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erase

[ih-reys] /ɪˈreɪs/
verb (used with object), erased, erasing.
1.
to rub or scrape out, as letters or characters written, engraved, etc.; efface.
2.
to eliminate completely:
She couldn't erase the tragic scene from her memory.
3.
to obliterate (material recorded on magnetic tape or a magnetic disk):
She erased the message.
4.
to obliterate recorded material from (a magnetic tape or disk):
He accidentally erased the tape.
5.
Computers. to remove (data) from computer storage.
6.
Slang. to murder:
The gang had to erase him before he informed on them.
verb (used without object), erased, erasing.
7.
to give way to effacement readily or easily.
8.
to obliterate characters, letters, markings, etc., from something.
Origin
1595-1605
1595-1605; < Latin ērāsus (past participle of ērādere), equivalent to ē- e-1 + rāsus scraped; see raze
Related forms
erasability, noun
erasable, adjective
half-erased, adjective
nonerasable, adjective
unerasable, adjective
unerased, adjective
unerasing, adjective
Can be confused
erasable, irascible.
Synonyms
1. expunge, obliterate. See cancel.
Antonyms
1, 3. restore.
Dictionary.com Unabridged
Based on the Random House Dictionary, © Random House, Inc. 2014.
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Examples from the web for erased
  • It is so unfortunate that our history can be so easily erased.
  • Despite those increases, many funds do not appear to have erased the losses they suffered during the recession.
  • My own view is that the concept of monster cannot be erased from our language and thinking.
  • So my parents erased their cultural distinctiveness to spare us kids the same pain.
  • Every action in your life is now recorded, no records are lost or erased and nothing is forgiven.
  • The reader is allowed to decipher the words, because they are crossed out, but not erased.
  • There are a number of reason for this, including the fact that the line between country and city is being erased by urban sprawl.
  • They could be the ancestors of later animals, or they may have been completely erased by extinction.
  • It all ended in rain-a downpour on shore that erased all of it so quickly.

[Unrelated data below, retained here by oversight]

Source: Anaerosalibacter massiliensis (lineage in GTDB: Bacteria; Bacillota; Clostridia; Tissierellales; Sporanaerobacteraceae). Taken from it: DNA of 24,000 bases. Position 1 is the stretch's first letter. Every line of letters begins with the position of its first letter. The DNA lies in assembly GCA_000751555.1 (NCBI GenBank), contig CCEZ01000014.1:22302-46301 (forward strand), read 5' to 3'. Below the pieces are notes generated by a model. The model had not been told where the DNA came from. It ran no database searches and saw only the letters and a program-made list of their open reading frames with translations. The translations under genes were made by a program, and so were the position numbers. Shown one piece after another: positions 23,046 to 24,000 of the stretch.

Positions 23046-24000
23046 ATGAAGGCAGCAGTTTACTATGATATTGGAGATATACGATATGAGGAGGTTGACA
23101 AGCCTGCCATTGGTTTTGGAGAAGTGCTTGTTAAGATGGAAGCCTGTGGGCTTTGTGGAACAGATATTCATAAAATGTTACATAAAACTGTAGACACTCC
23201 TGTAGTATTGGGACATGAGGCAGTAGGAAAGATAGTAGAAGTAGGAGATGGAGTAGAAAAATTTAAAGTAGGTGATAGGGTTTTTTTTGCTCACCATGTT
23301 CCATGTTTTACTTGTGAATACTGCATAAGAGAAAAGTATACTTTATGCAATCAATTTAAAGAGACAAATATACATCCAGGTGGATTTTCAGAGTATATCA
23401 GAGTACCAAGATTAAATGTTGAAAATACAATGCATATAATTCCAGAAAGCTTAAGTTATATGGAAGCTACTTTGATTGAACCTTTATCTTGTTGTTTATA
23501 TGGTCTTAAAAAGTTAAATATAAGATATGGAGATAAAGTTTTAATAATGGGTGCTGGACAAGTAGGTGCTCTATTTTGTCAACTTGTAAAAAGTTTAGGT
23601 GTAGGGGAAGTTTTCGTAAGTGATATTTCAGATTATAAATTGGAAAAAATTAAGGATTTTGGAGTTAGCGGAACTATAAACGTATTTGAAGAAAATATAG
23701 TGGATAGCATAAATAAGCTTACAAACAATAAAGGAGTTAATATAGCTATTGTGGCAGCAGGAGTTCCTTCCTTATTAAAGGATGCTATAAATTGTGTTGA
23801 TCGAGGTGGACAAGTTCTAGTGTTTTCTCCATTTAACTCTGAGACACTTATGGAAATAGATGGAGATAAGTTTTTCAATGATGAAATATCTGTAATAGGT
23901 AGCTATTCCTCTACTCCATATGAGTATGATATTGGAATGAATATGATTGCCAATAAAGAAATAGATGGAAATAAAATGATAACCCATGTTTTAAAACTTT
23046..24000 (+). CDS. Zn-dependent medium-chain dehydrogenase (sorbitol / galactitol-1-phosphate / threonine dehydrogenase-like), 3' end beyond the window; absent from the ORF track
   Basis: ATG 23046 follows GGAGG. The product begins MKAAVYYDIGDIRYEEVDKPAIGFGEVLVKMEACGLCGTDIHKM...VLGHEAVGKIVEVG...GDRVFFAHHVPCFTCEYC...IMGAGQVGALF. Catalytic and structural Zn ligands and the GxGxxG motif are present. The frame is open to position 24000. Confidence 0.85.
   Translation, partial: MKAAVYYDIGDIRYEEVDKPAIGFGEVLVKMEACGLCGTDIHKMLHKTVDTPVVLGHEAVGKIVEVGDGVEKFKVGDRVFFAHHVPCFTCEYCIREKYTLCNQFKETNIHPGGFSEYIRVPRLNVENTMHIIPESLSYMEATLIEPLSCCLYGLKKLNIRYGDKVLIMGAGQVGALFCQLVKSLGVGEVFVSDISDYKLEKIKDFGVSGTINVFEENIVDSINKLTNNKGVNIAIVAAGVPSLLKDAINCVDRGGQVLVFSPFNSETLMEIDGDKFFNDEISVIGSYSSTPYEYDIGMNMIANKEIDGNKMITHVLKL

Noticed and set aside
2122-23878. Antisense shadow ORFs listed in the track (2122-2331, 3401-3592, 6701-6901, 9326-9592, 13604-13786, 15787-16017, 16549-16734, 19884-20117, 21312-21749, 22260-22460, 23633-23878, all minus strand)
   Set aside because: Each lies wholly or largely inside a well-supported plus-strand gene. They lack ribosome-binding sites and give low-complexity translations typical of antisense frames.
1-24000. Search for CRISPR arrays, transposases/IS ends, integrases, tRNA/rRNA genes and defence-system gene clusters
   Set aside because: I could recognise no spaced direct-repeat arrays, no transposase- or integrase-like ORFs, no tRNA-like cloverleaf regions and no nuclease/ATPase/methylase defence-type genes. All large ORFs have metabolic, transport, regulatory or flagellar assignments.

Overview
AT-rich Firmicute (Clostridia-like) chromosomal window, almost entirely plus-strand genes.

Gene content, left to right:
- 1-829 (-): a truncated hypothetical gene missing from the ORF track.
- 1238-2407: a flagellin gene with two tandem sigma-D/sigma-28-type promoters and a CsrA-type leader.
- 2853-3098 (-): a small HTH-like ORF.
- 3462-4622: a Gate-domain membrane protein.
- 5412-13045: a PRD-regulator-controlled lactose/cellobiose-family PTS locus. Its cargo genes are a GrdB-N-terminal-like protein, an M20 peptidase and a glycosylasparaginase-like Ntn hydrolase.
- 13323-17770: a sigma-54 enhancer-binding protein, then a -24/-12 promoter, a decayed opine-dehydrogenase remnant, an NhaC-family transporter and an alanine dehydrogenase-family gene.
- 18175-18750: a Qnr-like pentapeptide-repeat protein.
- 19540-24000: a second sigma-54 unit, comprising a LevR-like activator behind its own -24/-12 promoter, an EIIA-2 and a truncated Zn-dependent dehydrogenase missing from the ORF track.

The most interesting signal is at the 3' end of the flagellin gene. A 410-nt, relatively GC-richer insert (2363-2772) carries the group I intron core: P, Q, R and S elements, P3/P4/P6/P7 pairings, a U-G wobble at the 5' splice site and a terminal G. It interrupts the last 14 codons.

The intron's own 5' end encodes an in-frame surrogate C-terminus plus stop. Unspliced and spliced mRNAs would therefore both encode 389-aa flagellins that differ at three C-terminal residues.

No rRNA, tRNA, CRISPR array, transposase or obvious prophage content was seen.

• History cannot be erased and present conditions cannot be ignored.
British Dictionary definitions for erased

erase

/ɪˈreɪz/
verb
1.
to obliterate or rub out (something written, typed, etc)
2.
(transitive) to destroy all traces of; remove completely: time erases grief
3.
to remove (a recording) from (magnetic tape)
4.
(transitive) (computing) to replace (data) on a storage device with characters representing an absence of data
Derived Forms
erasable, adjective
Word Origin
C17: from Latin ērādere to scrape off, from ex-1 + rādere to scratch, scrape
Collins English Dictionary - Complete & Unabridged 2012 Digital Edition
© William Collins Sons & Co. Ltd. 1979, 1986 © HarperCollins
Publishers 1998, 2000, 2003, 2005, 2006, 2007, 2009, 2012
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Word Origin and History for erased

erase

v.

c.1600, from Latin erasus, past participle of eradere "scrape out, scrape off, shave," from ex- "out" (see ex-) + radere "to scrape" (see raze). Of magnetic tape, from 1945. Related: Erased; erasing.

Online Etymology Dictionary, © 2010 Douglas Harper
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Slang definitions & phrases for erased

erase

verb

To kill; rub out (1940s+)


The Dictionary of American Slang, Fourth Edition by Barbara Ann Kipfer, PhD. and Robert L. Chapman, Ph.D.
Copyright (C) 2007 by HarperCollins Publishers.
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7
7
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